A Pensacola man has been charged for running a stop sign after a two-vehicle crash that involved six people and left one woman with serious injuries. According to the Florida Highway Patrol (FHP), 20-year-old male was driving a GMC Sierra south on Pompano Street approaching a stop sign at the Kingsfield Road intersection earlier this month. Meanwhile a 32-year-old male was driving a Nissan Altima west on Kingsfield Road approaching Pompano Street. FHP says the GMC Sierra failed to stop at the stop sign and crashed into the right side of the Altima. The Sierra came to a final rest facing a southern direction in the intersection. The Altima was facing a westerly direction in the eastbound lane of Kingsfield Road. The GMC Sierra driver and a minor passenger both suffered minor injuries. The driver of the Altima and two other passengers also experienced minor injuries. However a third passenger of the Altima, a 35-year-old female suffered serious injuries and was taken to Sacred Heart Hospital.
Studies have been done pertaining to accidents related to running stop signs. Prior studies found stop sign violations accounted for about 70% of all crashes. Typically these crashes were angular collisions. Among crashes not involving stop violations, rear-end crashes were most common, accounting for about 12% of all crashes. Stop sign violation crashes were classified into several subtypes – driver stopped, driver did not stop, snow/wet/ice, and other/unknown. In about two-thirds of stop sign violation crashes, drivers said they had first come to a stop. In these cases, inability or failure to see approaching traffic often was cited as the cause of the crash. Drivers younger than 18 as well as drivers 65 and older were disproportionately found to be at fault in crashes at stop signs.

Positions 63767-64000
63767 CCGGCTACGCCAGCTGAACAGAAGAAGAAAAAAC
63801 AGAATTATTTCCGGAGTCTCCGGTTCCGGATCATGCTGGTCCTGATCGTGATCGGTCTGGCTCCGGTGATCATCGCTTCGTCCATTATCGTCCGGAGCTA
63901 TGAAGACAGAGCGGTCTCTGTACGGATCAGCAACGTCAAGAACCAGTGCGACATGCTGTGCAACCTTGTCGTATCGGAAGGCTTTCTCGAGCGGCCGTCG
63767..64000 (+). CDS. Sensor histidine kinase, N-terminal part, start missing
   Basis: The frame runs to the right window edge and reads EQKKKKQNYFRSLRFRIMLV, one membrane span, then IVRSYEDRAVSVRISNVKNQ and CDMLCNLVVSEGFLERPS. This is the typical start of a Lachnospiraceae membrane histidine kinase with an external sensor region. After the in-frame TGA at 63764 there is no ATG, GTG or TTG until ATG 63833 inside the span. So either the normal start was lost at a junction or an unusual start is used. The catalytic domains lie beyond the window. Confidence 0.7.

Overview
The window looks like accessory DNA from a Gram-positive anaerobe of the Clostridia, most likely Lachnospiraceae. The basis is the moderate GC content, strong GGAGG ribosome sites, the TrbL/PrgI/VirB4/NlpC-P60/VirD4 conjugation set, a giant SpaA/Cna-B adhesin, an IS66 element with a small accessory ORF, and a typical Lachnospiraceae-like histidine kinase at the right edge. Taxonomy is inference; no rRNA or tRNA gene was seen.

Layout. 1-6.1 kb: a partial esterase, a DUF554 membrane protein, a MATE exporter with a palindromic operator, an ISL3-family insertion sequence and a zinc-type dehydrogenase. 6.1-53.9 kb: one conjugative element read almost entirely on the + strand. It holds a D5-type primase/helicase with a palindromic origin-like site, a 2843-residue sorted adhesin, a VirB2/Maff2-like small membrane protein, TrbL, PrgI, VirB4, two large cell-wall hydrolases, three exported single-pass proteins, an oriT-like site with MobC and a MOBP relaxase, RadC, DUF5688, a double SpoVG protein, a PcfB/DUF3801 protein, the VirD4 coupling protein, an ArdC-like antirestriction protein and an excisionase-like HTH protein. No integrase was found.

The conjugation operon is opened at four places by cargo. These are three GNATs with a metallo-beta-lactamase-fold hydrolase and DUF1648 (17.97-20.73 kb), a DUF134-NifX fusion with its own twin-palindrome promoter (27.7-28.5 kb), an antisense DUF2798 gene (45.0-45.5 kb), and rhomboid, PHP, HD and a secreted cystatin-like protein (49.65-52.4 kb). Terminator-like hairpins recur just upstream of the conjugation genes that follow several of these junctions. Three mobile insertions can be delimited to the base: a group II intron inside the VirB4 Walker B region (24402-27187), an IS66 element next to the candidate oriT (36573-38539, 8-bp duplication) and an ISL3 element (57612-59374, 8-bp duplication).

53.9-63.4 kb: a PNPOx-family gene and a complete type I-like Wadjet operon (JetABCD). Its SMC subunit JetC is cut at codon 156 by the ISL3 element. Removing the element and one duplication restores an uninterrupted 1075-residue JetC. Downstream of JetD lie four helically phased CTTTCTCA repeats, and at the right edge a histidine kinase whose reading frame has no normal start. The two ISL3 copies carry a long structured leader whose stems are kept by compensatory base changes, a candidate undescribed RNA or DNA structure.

Under Florida law, Florida Statutes Section 316.123 - Vehicle entering stop or yield intersection: Except when directed to proceed by a police officer or traffic control signal, every driver of a vehicle approaching a stop intersection indicated by a stop sign shall stop at a clearly marked stop line, but if none, before entering the crosswalk on the near side of the intersection or, if none, then at the point nearest the intersecting roadway where the driver has a view of approaching traffic on the intersecting roadway before entering the intersection. After having stopped, the driver shall yield the right-of-way to any vehicle which has entered the intersection from another highway or which is approaching so closely on said highway as to constitute an immediate hazard during the time when the driver is moving across or within the intersection. (Emphasis added)
If you have been injured or a loved one has been injured as a result of a accident where a vehicle ran a stop sign, contact us at Brannon & Brannon for a free consultation at (850)659-2252 or through our website at brannoncanhelp.com